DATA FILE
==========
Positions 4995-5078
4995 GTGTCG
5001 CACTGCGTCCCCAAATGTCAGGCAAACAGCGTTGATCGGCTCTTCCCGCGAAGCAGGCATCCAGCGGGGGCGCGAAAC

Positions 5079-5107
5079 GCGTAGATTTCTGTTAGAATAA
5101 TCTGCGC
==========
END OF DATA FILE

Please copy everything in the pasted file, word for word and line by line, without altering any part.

Positions 4995-5078
4995 GTGTCG
5001 CACTGCGTCCCCAAATGTCAGGCAAACAGCGTTGATCGGCTCTTCCCGCGAAGCAGGCATCCAGCGGGGGCGCGAAAC

Positions 5079-5107
5079 GCGTAGATTTCTGTTAGAATAA
5101 TCTGCGC